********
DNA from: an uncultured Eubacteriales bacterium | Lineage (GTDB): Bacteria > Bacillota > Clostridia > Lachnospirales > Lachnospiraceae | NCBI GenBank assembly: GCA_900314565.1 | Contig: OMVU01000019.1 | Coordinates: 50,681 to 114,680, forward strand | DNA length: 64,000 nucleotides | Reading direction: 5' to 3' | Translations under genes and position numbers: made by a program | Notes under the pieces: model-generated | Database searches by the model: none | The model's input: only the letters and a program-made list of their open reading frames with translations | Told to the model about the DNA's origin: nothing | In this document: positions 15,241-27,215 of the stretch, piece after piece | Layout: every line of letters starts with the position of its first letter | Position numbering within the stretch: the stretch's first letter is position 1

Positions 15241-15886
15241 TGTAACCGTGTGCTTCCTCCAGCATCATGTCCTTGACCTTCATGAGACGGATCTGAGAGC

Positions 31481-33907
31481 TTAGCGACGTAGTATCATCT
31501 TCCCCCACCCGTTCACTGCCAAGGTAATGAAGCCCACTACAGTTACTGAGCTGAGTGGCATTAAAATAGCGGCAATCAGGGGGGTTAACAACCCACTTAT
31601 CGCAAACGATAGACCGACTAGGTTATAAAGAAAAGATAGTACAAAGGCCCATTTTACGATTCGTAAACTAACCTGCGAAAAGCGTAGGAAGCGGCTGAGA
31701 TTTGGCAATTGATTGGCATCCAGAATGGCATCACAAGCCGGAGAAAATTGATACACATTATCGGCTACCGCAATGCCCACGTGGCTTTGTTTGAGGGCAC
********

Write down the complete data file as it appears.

DNA from: an uncultured Eubacteriales bacterium | Lineage (GTDB): Bacteria > Bacillota > Clostridia > Lachnospirales > Lachnospiraceae | NCBI GenBank assembly: GCA_900314565.1 | Contig: OMVU01000019.1 | Coordinates: 50,681 to 114,680, forward strand | DNA length: 64,000 nucleotides | Reading direction: 5' to 3' | Translations under genes and position numbers: made by a program | Notes under the pieces: model-generated | Database searches by the model: none | The model's input: only the letters and a program-made list of their open reading frames with translations | Told to the model about the DNA's origin: nothing | In this document: positions 15,241-27,215 of the stretch, piece after piece | Layout: every line of letters starts with the position of its first letter | Position numbering within the stretch: the stretch's first letter is position 1

Positions 15241-15886
15241 TGTAACCGTGTGCTTCCTCCAGCATCATGTCCTTGACCTTCATGAGACGGATCTGAGAGC

Positions 31481-33907
31481 TTAGCGACGTAGTATCATCT
31501 TCCCCCACCCGTTCACTGCCAAGGTAATGAAGCCCACTACAGTTACTGAGCTGAGTGGCATTAAAATAGCGGCAATCAGGGGGGTTAACAACCCACTTAT
31601 CGCAAACGATAGACCGACTAGGTTATAAAGAAAAGATAGTACAAAGGCCCATTTTACGATTCGTAAACTAACCTGCGAAAAGCGTAGGAAGCGGCTGAGA
31701 TTTGGCAATTGATTGGCATCCAGAATGGCATCACAAGCCGGAGAAAATTGATACACATTATCGGCTACCGCAATGCCCACGTGGCTTTGTTTGAGGGCAC